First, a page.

Eurochile exposes on the advances of the circular economy in Chile and Europe
Through its director of the Technology Transfer and Circular Economy Area, the Foundation participated in two seminars – national and international – to analyse the construction of the Roadmap for the Circular Economy of Chile, and the new European measures and programmes for the implementation of this trend.
In recent weeks, Eurochile has had an important presence in forums related to the advancement of the circular economy and its future development of the country, through presentations made by its director of the Technology Transfer and Circular Economy Area, Linnet Solway. In them, not only the work carried out by the Foundation to advance this trend in the country was addressed, but also its role as a “bridge” to promote technology transfer, knowledge and commercial linkages in this matter between Chile and Europe, a continent that today leads its implementation at a global level.
The first of these was the International Environment and Sustainability Forum and Fair (FIMAS), organized by the Association of Companies and Professionals for the Environment (AEPA Chile), held on May 27 and focused on progress for a development model based on the circular economy.
There, Linnet Solway spoke about the process of preparing the new Roadmap for the Circular Economy, a process led by the Ministry of the Environment and where Eurochile guided the construction work and drafting of the proposal and final document coordinating the dialogue between multiple actors.
Solway explained to the attendees how the governance of the committee was formed and the participation of different stakeholders, a process that had more than 130 participants, more than 100 meetings and workshops, the support of 10 international advisers and the development of 11 thematic tables to address specific aspects of the Roadmap, which was finally submitted to a public consultation process that received more than 500 comments for the final document, which will be made official in the coming days.
All this process concluded in a vision that proposes -as a central key- that “by the year 2040 the circular economy should drive Chile towards a sustainable, fair and participatory development that puts the welfare of the people in the center. This, through four lines of action -circular territories, circular innovation, circular regulation and circular culture- each of them with specific objectives and goals for 2030 and 2040”, explained Linnet Solway.
Subsequently, in a second international seminar held on June 8 by the Swedish Embassy in Chile, called “Sweden Sustainability Forum: Insights and practical experience from leading sustainability”, Linnet Solway spoke about the advances of the circular economy in Europe, mainly within the framework of the Green Deal launched by the European Commission (EC) at COP25 to address the climatic, economic and social challenges they are facing today.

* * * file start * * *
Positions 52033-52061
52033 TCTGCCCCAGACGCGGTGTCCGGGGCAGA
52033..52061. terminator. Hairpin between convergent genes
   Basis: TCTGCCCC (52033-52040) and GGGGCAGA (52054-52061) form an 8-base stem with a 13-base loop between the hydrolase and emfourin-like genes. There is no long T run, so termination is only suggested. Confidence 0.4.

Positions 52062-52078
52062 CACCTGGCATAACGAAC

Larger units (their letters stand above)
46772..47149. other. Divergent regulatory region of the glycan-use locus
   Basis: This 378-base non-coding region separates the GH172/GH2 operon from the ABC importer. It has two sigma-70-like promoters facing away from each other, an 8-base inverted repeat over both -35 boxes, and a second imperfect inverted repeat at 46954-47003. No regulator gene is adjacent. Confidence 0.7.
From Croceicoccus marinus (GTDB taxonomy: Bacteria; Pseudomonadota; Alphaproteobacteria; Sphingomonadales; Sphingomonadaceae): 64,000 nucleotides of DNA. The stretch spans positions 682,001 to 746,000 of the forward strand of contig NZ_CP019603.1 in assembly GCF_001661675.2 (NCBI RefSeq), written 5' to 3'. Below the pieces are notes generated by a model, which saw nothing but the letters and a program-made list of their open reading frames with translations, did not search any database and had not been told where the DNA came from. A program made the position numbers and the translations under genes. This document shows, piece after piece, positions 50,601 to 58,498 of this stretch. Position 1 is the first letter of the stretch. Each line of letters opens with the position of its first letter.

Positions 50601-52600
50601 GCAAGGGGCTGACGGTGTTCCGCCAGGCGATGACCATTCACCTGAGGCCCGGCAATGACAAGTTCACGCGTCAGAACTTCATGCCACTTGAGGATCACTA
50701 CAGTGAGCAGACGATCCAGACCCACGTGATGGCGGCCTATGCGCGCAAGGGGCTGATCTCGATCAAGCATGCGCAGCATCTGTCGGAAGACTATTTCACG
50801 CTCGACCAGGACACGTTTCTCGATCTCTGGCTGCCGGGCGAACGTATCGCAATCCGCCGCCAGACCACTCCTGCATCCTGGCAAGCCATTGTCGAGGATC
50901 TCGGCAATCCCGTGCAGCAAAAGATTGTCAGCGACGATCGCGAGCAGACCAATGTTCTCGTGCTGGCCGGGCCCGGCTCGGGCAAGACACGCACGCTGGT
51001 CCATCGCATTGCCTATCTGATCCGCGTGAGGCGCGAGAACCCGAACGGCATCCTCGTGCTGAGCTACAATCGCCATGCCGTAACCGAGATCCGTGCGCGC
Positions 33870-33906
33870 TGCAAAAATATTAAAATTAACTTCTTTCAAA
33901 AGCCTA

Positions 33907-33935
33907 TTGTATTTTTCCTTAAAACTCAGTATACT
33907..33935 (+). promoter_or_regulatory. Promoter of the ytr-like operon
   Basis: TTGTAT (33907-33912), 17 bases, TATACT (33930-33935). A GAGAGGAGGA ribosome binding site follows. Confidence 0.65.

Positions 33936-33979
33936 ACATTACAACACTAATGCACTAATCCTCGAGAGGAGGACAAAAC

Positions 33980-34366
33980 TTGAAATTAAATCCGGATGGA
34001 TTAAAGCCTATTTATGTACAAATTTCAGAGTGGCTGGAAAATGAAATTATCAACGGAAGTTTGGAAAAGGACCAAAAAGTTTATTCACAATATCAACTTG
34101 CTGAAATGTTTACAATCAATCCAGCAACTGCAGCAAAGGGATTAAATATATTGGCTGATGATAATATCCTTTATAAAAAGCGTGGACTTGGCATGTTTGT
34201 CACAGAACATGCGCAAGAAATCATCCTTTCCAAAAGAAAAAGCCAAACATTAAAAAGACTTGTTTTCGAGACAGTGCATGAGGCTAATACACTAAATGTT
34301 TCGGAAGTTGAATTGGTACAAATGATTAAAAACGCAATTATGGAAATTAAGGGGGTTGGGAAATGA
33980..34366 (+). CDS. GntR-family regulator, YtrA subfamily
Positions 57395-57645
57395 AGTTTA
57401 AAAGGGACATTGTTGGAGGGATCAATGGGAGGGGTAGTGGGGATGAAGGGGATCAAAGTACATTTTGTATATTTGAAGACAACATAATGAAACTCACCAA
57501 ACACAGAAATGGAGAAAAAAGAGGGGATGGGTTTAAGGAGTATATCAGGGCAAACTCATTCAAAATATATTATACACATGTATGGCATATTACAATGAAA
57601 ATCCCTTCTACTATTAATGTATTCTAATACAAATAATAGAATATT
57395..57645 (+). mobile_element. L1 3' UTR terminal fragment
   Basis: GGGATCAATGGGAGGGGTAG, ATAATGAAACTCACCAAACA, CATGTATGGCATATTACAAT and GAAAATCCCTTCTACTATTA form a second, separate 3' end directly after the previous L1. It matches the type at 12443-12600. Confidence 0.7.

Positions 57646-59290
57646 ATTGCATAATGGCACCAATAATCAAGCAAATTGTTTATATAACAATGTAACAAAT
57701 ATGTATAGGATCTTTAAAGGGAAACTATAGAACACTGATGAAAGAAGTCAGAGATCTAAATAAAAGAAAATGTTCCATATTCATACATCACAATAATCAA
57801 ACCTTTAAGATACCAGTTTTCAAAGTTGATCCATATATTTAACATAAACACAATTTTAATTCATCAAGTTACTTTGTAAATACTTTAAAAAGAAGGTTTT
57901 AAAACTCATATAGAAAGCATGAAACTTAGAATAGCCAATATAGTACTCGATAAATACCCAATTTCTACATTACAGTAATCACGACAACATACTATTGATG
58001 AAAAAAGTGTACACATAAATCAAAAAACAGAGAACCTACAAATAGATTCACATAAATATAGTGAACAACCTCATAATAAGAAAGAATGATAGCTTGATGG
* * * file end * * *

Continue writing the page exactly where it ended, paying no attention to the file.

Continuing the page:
She stated that within the framework of this strategy the second circular economy action plan of the European Union (EU) was presented, which updates the previous plan focused mainly on waste management and the end of the production chain, to focus in initiatives that affect the entire chain of the life cycle of the products; among them, empowering consumers to have better information, giving greater importance to eco -design and eliminating planned obsolescence.
Regarding the progress for its implementation, Solway explained that the European Commission “is working on a large number of initiatives, the most specific that comes into force now on July 3 is a legislation on single-use plastics that prohibits certain products, quite similar to the new law that was approved in Chile, and a labeling requirement to provide more information to consumers”. To this- she added- other initiatives will be included such as the delivery of more information by companies to consumers, better traceability in the life cycle of products to avoid greenwashing, the revision of the criteria on eco-design and the incorporation of new products to regulation, including building materials, textiles and furniture.
In parallel, she said, the European Commission is working on two initiatives that, although they are not part of this action plan, are instrumental for the EU to meet its climate objectives. The first one is the unification of a label on the environmental footprint of products; there are currently more than 200 environmental labels in the EU and 80 regarding carbon emissions.
The second initiative is the definition of an EU taxonomy for sustainable activities, which in essence is the creation of a list of economic activities that are considered as environmentally sustainable, and that allows to give information security to both companies and investors and citizenship. “This taxonomy seeks to unify the understanding of what a sustainable economic activity is and inform in the same way (…) This will guide investments in the EU, which can be guided thanks to this taxonomy,” she explained.